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Second City of The Empire: 1830s to 1914



By William B Black

Kelvin Aqueduct Maryhill originated with the construction of the Forth & Clyde Canal across the River Kelvin in 1790, this proving a focal point for both existing and new industries. By 1830 the original scattered communities had united to form a village based on paper, iron founding, shipbuilding and textiles, the latter employing a significant workforce from Ireland. The building of the railway to Helensburgh and of the Loch Katrine pipeline led to further growth and in 1856 Maryhill became a police burgh. It was absorbed by Glasgow in 1891.

Canal boatman By this time the textile industry had gone, replaced by brewing, timber, glass, and rubber manufacture located along the Glasgow Branch of the canal. Houses stretched between Maryhill Road and the River Kelvin, both to accommodate the workforce and provide quality flats for city professionals. Most of the original estate lands had been built over, part of Ruchill remaining as a public park and golf course, the mansion becoming a clubhouse.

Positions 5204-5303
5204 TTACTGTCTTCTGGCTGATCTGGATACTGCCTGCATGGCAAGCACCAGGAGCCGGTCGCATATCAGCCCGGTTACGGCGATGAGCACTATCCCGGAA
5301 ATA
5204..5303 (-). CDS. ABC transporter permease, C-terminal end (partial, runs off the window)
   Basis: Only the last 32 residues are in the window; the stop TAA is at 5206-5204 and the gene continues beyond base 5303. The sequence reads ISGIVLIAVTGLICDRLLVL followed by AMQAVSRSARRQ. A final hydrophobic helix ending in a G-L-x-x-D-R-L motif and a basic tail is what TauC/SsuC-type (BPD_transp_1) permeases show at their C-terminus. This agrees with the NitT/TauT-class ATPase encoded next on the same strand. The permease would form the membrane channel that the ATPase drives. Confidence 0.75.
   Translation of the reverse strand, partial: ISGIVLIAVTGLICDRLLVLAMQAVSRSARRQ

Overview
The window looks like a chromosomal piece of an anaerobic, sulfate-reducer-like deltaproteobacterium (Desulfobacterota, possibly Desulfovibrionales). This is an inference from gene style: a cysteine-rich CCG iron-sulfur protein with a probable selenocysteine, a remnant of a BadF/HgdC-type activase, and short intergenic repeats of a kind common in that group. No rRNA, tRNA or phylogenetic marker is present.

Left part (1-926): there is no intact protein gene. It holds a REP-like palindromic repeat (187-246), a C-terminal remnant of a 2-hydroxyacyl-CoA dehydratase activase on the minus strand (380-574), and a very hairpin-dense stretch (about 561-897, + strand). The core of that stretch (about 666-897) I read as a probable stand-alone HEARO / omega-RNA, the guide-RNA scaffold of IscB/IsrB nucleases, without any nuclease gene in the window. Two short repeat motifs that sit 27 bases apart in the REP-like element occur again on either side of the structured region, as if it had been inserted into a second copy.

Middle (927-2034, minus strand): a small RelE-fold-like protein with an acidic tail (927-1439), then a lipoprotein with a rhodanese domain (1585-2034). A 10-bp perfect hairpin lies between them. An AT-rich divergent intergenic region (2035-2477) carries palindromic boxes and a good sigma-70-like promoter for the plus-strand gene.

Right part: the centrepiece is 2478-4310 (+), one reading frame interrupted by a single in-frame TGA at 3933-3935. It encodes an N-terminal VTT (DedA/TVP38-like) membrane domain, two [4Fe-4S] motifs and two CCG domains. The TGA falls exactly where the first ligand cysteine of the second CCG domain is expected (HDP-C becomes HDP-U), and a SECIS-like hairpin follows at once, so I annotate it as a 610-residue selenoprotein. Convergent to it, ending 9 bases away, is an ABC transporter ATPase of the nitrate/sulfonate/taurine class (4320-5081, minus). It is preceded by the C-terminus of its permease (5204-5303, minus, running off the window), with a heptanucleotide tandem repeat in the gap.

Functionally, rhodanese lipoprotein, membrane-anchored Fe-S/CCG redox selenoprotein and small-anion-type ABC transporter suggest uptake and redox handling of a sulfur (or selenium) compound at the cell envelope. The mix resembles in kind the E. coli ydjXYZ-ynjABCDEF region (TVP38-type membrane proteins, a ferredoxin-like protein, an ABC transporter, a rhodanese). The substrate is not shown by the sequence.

Soldiers Increase in leisure time led to organised sport thriving, Maryhill Harriers and Maryhill Football Club both prospering at the start of the 20th century. The estate of Garrioch was converted into Maryhill Barracks and, when war broke out in 1914, the garrison left for France. With them went the volunteers of the 9th Argyll & Sutherland Highlanders, descendants of the old Maryhill Company of the Dunbartonshire Rifle Volunteers, several of whom had earlier served in South Africa as mounted infantrymen.

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